LIVINGSTON, NJ - Monday night’s town council meeting began with an opportunity for residents to voice their concerns regarding the parking situation at Cornerstone Way.

The established ordinance that opposes parking on both sides of Cornerstone Way was in much debate among the street’s homeowners.

Mayor Steven Santola announced that over the past week, engineers and Fire Chief Christopher Mullin recommended that this ordinance stay intact for the sole purpose of safety.

According to Santola, the fire chief feels that an emergency vehicle will not be able to park if necessary due to cars parked on both sides of the street.

“By limiting the whole side of a street, we lost a lot of available parking,” said Michele Novick, who lives on Cornerstone Way. “To not allow cars to park in front of your house is an issue.”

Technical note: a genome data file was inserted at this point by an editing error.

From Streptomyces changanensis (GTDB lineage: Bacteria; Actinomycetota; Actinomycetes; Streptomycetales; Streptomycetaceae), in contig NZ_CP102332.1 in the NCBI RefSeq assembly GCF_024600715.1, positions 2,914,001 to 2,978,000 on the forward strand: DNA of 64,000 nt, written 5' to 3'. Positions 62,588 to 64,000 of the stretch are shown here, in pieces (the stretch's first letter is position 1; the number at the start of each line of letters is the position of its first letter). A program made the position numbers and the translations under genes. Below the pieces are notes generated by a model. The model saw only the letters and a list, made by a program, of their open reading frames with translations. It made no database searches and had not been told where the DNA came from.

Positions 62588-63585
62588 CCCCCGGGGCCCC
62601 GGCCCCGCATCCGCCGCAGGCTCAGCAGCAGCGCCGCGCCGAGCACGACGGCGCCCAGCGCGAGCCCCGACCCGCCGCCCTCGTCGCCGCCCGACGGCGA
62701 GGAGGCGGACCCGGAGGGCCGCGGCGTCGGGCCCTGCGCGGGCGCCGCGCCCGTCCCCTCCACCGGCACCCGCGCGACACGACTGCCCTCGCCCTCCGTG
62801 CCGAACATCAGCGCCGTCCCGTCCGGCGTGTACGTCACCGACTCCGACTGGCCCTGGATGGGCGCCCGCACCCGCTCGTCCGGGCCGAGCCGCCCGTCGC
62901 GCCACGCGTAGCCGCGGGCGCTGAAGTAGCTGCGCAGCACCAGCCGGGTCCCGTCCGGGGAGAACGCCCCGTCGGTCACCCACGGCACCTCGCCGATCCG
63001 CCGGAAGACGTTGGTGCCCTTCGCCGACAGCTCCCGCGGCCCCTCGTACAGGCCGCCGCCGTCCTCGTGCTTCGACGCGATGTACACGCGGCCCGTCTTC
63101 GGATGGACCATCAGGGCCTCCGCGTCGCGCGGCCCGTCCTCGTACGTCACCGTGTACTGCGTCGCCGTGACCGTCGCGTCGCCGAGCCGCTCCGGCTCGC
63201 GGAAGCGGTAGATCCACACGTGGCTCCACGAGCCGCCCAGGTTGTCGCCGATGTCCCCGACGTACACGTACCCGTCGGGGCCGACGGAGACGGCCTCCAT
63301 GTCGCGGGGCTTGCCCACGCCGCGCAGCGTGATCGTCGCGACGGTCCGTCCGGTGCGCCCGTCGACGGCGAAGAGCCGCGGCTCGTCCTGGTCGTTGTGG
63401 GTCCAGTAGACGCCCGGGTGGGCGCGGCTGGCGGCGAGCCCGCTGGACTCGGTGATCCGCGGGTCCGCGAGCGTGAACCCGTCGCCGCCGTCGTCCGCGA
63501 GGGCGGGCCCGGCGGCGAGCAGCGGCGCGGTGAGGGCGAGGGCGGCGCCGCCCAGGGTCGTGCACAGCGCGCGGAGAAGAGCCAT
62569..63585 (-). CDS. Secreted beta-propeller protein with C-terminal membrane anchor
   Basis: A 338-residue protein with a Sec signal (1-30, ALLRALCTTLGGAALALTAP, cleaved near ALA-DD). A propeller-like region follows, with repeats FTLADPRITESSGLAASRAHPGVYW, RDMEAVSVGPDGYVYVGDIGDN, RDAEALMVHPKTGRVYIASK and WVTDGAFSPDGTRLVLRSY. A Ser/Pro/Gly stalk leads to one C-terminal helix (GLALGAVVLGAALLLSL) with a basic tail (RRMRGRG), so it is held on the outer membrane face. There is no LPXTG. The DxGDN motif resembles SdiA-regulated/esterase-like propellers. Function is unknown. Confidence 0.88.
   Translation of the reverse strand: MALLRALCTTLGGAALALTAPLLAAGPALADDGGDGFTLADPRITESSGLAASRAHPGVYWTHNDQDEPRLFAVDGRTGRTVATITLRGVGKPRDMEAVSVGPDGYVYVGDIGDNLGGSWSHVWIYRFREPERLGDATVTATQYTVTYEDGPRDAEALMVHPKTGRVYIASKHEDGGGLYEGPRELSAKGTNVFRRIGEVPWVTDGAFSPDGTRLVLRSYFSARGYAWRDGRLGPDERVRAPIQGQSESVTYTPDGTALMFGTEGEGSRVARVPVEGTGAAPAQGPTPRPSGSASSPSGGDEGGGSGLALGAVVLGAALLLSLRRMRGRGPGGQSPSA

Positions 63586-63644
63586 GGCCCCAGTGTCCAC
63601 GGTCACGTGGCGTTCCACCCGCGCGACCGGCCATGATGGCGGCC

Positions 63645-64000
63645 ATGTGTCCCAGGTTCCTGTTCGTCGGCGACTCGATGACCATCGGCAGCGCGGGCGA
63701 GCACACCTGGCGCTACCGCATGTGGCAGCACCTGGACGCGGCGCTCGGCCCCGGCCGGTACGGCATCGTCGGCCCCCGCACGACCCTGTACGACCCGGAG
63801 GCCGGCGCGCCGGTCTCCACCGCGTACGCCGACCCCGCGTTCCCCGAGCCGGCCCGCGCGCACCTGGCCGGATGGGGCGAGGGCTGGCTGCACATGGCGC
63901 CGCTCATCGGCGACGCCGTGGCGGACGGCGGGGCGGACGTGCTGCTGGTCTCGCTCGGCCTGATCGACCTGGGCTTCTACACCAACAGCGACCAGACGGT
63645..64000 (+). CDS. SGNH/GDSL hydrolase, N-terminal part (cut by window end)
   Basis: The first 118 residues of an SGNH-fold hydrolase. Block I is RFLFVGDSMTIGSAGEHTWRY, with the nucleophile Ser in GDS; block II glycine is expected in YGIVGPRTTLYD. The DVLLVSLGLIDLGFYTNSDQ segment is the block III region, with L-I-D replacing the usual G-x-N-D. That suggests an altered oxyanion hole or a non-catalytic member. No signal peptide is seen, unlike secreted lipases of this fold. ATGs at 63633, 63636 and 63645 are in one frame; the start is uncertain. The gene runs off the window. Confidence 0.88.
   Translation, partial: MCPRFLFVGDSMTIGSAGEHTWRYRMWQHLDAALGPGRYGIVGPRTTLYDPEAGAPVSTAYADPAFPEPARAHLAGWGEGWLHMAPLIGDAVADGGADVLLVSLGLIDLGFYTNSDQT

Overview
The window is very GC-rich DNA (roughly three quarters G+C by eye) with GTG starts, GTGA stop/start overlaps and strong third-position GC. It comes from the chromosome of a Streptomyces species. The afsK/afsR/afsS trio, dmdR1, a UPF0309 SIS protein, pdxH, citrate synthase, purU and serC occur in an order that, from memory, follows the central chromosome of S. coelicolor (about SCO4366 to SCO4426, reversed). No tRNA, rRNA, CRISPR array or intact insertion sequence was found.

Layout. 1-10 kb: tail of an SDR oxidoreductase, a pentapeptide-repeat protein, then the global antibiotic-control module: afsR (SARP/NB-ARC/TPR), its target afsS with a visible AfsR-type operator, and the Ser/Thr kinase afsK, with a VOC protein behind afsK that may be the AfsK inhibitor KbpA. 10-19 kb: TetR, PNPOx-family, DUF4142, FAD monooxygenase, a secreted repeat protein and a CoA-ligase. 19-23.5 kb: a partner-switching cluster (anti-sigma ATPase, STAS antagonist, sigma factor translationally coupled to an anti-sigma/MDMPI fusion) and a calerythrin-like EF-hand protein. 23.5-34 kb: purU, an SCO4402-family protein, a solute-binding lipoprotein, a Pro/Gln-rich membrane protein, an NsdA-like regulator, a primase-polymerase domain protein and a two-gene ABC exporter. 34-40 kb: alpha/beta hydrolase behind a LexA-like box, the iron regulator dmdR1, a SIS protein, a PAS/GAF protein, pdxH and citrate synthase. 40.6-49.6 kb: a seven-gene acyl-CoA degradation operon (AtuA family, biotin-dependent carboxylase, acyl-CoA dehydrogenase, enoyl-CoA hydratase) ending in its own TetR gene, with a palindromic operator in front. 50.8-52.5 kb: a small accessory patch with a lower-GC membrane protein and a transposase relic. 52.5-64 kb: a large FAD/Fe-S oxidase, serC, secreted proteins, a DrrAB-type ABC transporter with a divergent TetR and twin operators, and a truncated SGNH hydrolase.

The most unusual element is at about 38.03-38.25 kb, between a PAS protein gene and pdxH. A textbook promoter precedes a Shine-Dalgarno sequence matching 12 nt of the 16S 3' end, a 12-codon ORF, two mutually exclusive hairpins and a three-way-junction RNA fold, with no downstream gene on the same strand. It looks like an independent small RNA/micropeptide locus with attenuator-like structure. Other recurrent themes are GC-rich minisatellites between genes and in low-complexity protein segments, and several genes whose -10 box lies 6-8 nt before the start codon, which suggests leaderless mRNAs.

The resident then explained that due to limited driveway space, she would like to resort to street parking, but cannot.

Santola agreed that this may not be the ideal situation for residents, but safety is priority.

“The fire chief doesn’t have anything against you guys, he just needs to be able to get through. While we feel sympathy for you, we have an obligation for the entire community and their safety,” Santola said.

Councilman Gary Schneiderman felt strongly about following the Mullin’s recommendation due to his credibility.

“How can you go against the fire chief’s recommendation? Do you think he’s making this decision haphazardly? You have my vote, Steve,” Schneiderman said in response to the resident’s complaints.

In other business, engineering services has been approved for asbestos abatement monitoring at Monmouth Court.

Councilman Michael Rieber requested that a running tab of all project expenses, including the asbestos monitoring be recorded for better knowledge of actual dollar amounts.